Summary: Bitter Beginnings, Kindness Shown, Redeemer Found, Unexpected Endings



RUTH 1-4


We are studying the Bible this year from the beginning to the end. We are watching as God enfolds His Story for us to see. We are seeing how God weaves together lives, purpose, sin, attitudes, mistakes, humble willingness, and now even disasters all for His Glory. The Book of Ruth comes in your Bible after the Book of Judges, but before 1 Samuel. It is a short book of four little chapters, but it has much to say and has a story to tell all its own.

As we move through The Story, we want you to see the “Upper Story” which is God’s redemptive hand at work all throughout history. We also want you to see the “Lower Story” which is how our lives interact with that “Upper Story” and what it means for each of us. Today, when we look in the Book of Ruth, the “lower story” becomes very real.


Our historical Biblical story begins as all good stories should… once upon a time. The time and setting of the Book of Ruth is set when the judges ruled the land which places the life of Elimelech, Naomi, Mahlon, Kilion, Ruth, and Orpah somewhere in the time span of the Book of Judges. The Book of Judges gives us an overview of the time in Israel’s history between the death of Joshua and the installation of kings in 1 Samuel. The Book of Ruth is a special narrative from the time of the judges.

The Bible uses the word râ`âb to describe the hunger of the people that came to pass… it was a severe famine. The same word is used in Genesis 41-47 to describe the famine that drove Jacob and his family to travel all the way to Egypt in search of food. According to, there are specific reasons a famine may occur in our world today and probably in history as well. First, it may happen because of poverty; people do not have the resources to buy food or grow food. Second, conflict and war has created situations where people are cut off from food or the growing cycle has been interrupted or crops have been destroyed. Third, climate change such as drought, flooding, and storms may combine to produce a famine because people cannot grow food properly. To be honest, we are not told why, in verse 1 of Ruth that a famine exists. I can imagine based on reading the Book of Judges that it is most likely that a battle or war occurred and that crops were destroyed and that also because of the faithlessness of the people and God’s removal of blessing, a drought occurred. The famine is so bad that Elimelech decides to uproot and move to Moab, a neighboring country, to provide for his wife and kids.

Whatever the cause, the Book of Ruth begins with hardship. We are not told the reason for the famine and we are not told the reason for further hardships either because the hardships increase as we move along the page and further into the book. We don’t get past verse 5 before further heart-breaking life-changing disaster strikes. Elimelech dies. His two sons die. Elimelech’s wife Naomi is left along with her two daughters-in-law… Ruth and Orpah… we don’t know why. Naomi is experiencing life that seems unfairly difficult and it leaves her feeling empty and her emptiness turns to bitterness. Naomi tells her daughters-in-law in verse 13, “It is more bitter for me than for you, because the LORD's hand has gone out against me!" In fact, when she returns home to Bethlehem, Ruth 1:20-21 records her words to her welcoming neighbors, “Don't call me Naomi," she told them. "Call me Mara, because the Almighty has made my life very bitter. 21 I went away full, but the LORD has brought me back empty. Why call me Naomi? The LORD has afflicted me; the Almighty has brought misfortune upon me."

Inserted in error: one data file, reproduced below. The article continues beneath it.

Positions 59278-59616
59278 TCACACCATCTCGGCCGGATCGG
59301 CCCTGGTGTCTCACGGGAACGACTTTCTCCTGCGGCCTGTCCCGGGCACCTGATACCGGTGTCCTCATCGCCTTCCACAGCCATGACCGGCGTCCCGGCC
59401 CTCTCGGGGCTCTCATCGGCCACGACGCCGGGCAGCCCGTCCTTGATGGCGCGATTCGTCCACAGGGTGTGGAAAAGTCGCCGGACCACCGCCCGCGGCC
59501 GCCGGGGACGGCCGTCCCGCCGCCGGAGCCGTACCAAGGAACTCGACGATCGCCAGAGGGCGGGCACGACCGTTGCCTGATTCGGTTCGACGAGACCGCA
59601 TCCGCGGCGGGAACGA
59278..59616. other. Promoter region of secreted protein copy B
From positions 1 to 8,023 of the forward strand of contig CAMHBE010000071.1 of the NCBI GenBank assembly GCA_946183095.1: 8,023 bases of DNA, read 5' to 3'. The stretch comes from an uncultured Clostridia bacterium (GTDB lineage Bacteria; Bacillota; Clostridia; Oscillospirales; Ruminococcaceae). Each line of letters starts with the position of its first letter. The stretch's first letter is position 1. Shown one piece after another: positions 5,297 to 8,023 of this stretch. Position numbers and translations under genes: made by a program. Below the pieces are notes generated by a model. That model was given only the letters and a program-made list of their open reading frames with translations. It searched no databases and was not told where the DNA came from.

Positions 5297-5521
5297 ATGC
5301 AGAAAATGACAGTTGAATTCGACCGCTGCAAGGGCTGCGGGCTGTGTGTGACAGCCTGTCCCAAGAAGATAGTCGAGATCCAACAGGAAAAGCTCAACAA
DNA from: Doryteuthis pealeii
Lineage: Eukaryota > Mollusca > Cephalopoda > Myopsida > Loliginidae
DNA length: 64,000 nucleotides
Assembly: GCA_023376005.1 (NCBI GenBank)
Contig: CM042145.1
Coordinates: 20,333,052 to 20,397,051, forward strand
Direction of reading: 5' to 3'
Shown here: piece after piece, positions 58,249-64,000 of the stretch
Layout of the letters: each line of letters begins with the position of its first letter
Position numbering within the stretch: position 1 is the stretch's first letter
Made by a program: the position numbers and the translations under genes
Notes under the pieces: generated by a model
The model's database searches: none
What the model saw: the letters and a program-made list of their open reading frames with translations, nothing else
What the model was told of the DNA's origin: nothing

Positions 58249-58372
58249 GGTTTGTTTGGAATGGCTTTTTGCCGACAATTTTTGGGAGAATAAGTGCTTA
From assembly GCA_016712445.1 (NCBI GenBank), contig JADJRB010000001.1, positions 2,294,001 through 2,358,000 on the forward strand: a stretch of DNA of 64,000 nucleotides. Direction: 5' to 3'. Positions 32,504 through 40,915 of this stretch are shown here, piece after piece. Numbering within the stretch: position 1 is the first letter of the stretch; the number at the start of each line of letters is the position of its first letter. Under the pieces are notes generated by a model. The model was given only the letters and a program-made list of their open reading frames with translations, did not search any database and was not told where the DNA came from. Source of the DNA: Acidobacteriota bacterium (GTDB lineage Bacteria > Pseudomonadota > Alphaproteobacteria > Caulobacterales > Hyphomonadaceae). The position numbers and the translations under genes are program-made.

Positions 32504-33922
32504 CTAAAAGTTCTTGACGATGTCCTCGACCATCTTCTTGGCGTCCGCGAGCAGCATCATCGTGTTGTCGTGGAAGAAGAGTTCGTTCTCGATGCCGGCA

Naomi blames God for the famine. Naomi blames God for the death of Elimelech. Naomi blames God for the death of Mahlon and Kilion. She blames God for being destitute and hungry and lonely and for grieving and ruining the lives of Orpah and Ruth and this blame towards God has taken root in her heart and it turns to bitterness.

We know of course that there are situations that we bring on ourselves because of our sin and the bad choices that we make. If you make a series of bad life choice, chose to sin, there is little room for blame as you have brought disaster upon yourself. However, we live in a sinful world and disasters just happen sometimes. There are hard situations that we can anticipate, but other times it comes on us with a surprise. Ecclesiastes 9:12 tells us, “Moreover, no man knows when his hour will come: As fish are caught in a cruel net, or birds are taken in a snare, so men are trapped by evil times that fall unexpectedly upon them.” Job 5:6-7 tells us similar things, “For hardship does not spring from the soil, nor does trouble sprout from the ground. 7 Yet man is born to trouble as surely as sparks fly upward.” What do these verses tell us? It tells us that bitter times just happen and sometimes they are no one’s fault. We live in a sinful world that groans under the yolk of sin (Romans 8:22) and bad things occur and we are left to deal with them.

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